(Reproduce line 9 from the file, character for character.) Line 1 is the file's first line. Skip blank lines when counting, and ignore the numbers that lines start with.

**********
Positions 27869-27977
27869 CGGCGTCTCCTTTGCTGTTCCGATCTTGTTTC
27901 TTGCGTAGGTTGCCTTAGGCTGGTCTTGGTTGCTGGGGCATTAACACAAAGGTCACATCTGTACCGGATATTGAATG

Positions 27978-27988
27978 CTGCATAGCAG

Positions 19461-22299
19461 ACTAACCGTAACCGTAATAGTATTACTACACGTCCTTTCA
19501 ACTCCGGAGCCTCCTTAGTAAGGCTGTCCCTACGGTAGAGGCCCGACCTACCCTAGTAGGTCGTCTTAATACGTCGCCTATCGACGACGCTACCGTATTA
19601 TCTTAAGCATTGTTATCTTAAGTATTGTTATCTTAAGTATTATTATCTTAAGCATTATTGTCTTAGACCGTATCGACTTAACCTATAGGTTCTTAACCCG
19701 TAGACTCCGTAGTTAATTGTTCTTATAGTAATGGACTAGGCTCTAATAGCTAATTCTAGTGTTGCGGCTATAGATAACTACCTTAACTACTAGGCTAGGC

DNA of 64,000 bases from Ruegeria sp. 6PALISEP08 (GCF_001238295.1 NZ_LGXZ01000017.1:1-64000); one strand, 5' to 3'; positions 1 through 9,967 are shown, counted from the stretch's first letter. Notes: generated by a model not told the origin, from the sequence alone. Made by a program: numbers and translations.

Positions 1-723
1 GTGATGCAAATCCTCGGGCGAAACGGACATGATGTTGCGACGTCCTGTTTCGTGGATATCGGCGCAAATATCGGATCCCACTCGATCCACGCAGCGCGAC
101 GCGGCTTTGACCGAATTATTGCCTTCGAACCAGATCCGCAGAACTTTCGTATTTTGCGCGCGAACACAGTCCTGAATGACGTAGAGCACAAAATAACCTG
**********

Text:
19601 TCTTAAGCATTGTTATCTTAAGTATTGTTATCTTAAGTATTATTATCTTAAGCATTATTGTCTTAGACCGTATCGACTTAACCTATAGGTTCTTAACCCG